This doesn’t mean that having a personal relationship with your executive members is a bad thing! One of the main reasons a lot of people join the executive committee of a club is to meet new people and make friends. This is a huge motivation for members and if everyone in your team is getting along, they’ll be more motivated to complete tasks to the best of their ability and not let other exec members down.
Have clear expectations from the beginning
One of the best ways to facilitate a positive culture is to have clear expectations and goals from the beginning. This extends to all executive’s voicing not only what ideas they have for the club and what goals they want to achieve during the year, but also what they hope to get out of the experience and where they want to be at the end. Having this conversation allows each member of the team to be heard and express their thoughts and ideas, making each member feel valued and providing them with a sense of community. Outlining these expectations also helps facilitate positive culture as it makes sure everyone’s on the same page and ensures everyone knows where each other stands. It also helps exec members stay motivated as they know what goals they’re working towards. In turn, this helps avoid any conflicts and helps things run smoothly.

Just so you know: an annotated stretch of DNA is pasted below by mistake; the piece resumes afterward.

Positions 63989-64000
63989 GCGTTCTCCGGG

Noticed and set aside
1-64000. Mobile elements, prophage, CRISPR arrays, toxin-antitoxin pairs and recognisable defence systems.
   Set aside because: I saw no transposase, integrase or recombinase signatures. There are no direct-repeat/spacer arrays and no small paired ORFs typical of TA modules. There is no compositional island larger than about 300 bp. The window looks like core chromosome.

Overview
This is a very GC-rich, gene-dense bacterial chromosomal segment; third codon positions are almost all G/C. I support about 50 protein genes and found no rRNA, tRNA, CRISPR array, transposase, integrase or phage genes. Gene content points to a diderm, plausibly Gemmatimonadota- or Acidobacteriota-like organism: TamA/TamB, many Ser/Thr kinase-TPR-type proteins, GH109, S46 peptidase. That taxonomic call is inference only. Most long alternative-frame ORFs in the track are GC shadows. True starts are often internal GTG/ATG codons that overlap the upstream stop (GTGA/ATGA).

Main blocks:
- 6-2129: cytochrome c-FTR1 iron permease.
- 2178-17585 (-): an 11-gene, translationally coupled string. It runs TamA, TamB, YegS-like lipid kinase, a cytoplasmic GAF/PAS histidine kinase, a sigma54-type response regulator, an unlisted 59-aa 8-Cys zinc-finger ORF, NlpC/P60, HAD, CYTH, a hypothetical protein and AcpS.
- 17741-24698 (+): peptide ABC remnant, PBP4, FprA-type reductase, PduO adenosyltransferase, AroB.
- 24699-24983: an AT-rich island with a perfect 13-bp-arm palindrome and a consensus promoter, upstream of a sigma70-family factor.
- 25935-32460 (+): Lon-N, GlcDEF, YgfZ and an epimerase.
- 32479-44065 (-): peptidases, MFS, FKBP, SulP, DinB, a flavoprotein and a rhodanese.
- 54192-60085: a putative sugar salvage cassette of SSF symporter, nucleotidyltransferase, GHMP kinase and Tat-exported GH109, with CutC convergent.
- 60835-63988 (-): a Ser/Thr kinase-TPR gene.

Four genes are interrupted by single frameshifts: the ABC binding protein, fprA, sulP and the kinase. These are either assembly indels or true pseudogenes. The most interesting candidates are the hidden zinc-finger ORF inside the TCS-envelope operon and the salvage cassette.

Consider having a Welfare Officer
This may be in place for many societies, but if your executive doesn’t have a welfare officer, it may be something to consider to help facilitate a positive culture. The role of a Welfare Officer varies from club to club, but it’s essentially nominating someone in your executive to ensure the welfare of not only the rest of the exec, but your members, too. This doesn’t just mean they’re your go-to at events if something goes wrong, but also includes being the executive’s point of contact if there are any disagreements or conflicts within the team. When it comes to creating positive culture, having someone appointed as a welfare officer can be a great way to make sure everyone feels at ease knowing that there’s an unbiased person there to mediate any situations that may arise, just in case. If you don’t want to start an entire new position for this role, you could consider adding it to the responsibilities of an already existing title.
This might sound obvious, but it’s important that among all the seriousness that comes with being on an exec like signing contracts, pleasing sponsors and running events, you also still have fun along the way. Facilitating a fun team environment is one of the best ways to motivate your exec - like anything, if something is fun and enjoyable to be a part of, people will enjoy their roles and look forward to completing tasks. It’s also important to not take things too seriously sometimes. At the end of the day, you’re all volunteers and all members of an executive for the experience, so don’t forget that.